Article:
May 18, 2011
AP noted last year:
Unmanned aircraft have proved their usefulness and reliability in the war zones of Afghanistan and Iraq. Now the pressure’s on to allow them in the skies over the United States.
The Federal Aviation Administration has been asked to issue flying rights for a range of pilotless planes to carry out civilian and law-enforcement functions but has been hesitant to act.
The Washington Post reported in January:
The operation outside Austin presaged what could prove to be one of the most far-reaching and potentially controversial uses of drones: as a new and relatively cheap surveillance tool in domestic law enforcement.
For now, the use of drones for high-risk operations is exceedingly rare. The Federal Aviation Administration – which controls the national airspace – requires the few police departments with drones to seek emergency authorization if they want to deploy one in an actual operation. Because of concerns about safety, it only occasionally grants permission.
But by 2013, the FAA expects to have formulated new rules that would allow police across the country to routinely fly lightweight, unarmed drones up to 400 feet above the ground – high enough for them to be largely invisible eyes in the sky.
But when drones come to perch in numbers over American communities, they will drive fresh debates about the boundaries of privacy. The sheer power of some of the cameras that can be mounted on them is likely to bring fresh search-and-seizure cases before the courts, and concern about the technology’s potential misuse could unsettle the public.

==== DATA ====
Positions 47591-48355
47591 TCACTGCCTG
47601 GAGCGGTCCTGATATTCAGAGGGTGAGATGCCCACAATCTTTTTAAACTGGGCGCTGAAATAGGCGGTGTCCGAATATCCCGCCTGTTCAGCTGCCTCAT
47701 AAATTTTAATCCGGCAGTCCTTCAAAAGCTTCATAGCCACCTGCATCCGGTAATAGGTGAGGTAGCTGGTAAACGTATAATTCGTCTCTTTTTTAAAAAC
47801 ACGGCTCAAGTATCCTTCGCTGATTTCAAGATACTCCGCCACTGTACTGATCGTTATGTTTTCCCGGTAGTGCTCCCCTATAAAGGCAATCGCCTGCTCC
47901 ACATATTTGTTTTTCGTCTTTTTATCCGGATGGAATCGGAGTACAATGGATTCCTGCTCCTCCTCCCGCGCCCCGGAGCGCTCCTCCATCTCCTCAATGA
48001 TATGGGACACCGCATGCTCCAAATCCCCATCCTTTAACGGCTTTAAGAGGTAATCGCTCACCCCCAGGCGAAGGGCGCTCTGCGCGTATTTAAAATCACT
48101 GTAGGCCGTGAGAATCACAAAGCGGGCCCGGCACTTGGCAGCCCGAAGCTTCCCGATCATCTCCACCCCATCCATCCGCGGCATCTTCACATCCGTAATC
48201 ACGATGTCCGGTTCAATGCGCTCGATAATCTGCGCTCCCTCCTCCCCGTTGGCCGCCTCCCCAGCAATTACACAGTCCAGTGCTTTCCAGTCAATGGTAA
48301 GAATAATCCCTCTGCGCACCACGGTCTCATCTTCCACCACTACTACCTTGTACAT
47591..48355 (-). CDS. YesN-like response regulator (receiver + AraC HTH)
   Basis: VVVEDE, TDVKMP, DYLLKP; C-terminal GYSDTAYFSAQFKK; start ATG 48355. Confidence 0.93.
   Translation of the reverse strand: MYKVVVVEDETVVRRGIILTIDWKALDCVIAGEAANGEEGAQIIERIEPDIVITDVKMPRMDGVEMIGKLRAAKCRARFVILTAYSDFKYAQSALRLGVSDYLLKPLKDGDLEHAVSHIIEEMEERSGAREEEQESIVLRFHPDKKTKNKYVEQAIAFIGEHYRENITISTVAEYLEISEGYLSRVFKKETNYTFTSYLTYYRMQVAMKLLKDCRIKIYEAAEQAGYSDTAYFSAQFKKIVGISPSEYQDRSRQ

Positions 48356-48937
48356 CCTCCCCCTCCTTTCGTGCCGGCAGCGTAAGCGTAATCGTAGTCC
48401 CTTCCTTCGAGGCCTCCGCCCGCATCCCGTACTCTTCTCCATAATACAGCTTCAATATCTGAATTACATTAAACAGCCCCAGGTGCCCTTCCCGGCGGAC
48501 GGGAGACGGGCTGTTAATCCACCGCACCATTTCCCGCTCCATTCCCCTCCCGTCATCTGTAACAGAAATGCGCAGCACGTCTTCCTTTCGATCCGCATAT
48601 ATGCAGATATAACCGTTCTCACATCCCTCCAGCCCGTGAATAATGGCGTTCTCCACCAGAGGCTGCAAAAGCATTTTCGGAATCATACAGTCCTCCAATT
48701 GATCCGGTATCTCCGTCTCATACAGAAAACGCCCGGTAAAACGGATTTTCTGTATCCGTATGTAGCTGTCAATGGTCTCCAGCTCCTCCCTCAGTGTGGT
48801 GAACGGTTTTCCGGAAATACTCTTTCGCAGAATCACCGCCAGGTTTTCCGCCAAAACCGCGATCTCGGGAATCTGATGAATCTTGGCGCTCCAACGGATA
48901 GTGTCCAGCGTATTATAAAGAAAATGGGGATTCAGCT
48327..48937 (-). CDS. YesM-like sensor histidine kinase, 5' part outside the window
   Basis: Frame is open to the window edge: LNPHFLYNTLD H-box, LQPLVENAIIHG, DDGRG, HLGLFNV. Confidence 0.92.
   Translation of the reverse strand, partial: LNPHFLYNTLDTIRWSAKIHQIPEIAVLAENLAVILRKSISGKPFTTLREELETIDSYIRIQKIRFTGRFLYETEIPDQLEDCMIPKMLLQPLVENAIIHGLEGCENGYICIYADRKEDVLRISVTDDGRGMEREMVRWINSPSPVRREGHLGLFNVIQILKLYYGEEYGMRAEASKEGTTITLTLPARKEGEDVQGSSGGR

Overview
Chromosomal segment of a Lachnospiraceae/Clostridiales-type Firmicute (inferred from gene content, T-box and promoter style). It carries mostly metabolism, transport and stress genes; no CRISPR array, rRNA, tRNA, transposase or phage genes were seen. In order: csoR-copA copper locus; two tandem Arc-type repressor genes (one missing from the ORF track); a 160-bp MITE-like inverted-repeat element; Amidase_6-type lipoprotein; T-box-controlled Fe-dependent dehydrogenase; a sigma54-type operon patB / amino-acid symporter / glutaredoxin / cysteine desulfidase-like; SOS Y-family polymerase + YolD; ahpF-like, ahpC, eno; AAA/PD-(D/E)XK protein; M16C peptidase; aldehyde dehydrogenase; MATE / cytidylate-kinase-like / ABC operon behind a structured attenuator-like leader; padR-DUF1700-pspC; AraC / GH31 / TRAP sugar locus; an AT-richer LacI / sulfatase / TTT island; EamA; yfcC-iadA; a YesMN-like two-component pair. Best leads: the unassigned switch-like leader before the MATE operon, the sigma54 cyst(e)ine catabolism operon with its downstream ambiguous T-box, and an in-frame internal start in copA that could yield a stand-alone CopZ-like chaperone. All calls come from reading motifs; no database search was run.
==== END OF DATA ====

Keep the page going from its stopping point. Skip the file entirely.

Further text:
When KPRC-TV in Houston, which is owned by The Washington Post Co., discovered a secret drone air show for dozens of officers at a remote location 70 miles from Houston, police officials were forced to call a hasty news conference to explain their interest in the technology.
A senior officer in Houston then mentioned to reporters that drones might ultimately be used for recording traffic violations.
Wired pointed out in February:
Campers may soon be able to regularly see something bigger and badder when climbing the High Peaks: Reaper drones flown by the New York Air National Guard’s 174th Fighter Wing based in Syracuse, New York.
And drones aren’t just buzzing over the Adirondacks. The proposal to begin training missions there is part of a bigger push to build a drone infrastructure for flying missions throughout the United States. So new drone bases are being built. The FAA is setting aside airspace for drone flights.
The latest example is the amendment proposed by Senators Charles Schumer (D-New York) and Ron Wyden (D-Oregon) to the “FAA Air Transportation Modernization and Safety Act” (S.223) that would increase the number of “National Airspace System” test sites from four to ten. At least one of these sites would have to include a “significant portion” of public land.
Although it is hard to predict where the drone infrastructure will grow, if other defense contracting projects are a reliable guide, the drone-ification of America will probably continue until there is a drone aerodrome in every state …
Given that the national security apparatus has been hijacked to serve the needs of big business and to crush dissent, it’s not far-fetched to think that information gained from drones will be used for purposes that are not necessarily in the best interests of the American people.
And as I noted earlier today, the U.S. is allowing military operations within the United States.
Remember also that Obama has authorized “targeted assassinations” against U.S. citizens.
And when John Yoo was asked last year whether drones could kill people within the United States, he replied yes – if we were in a time of war:
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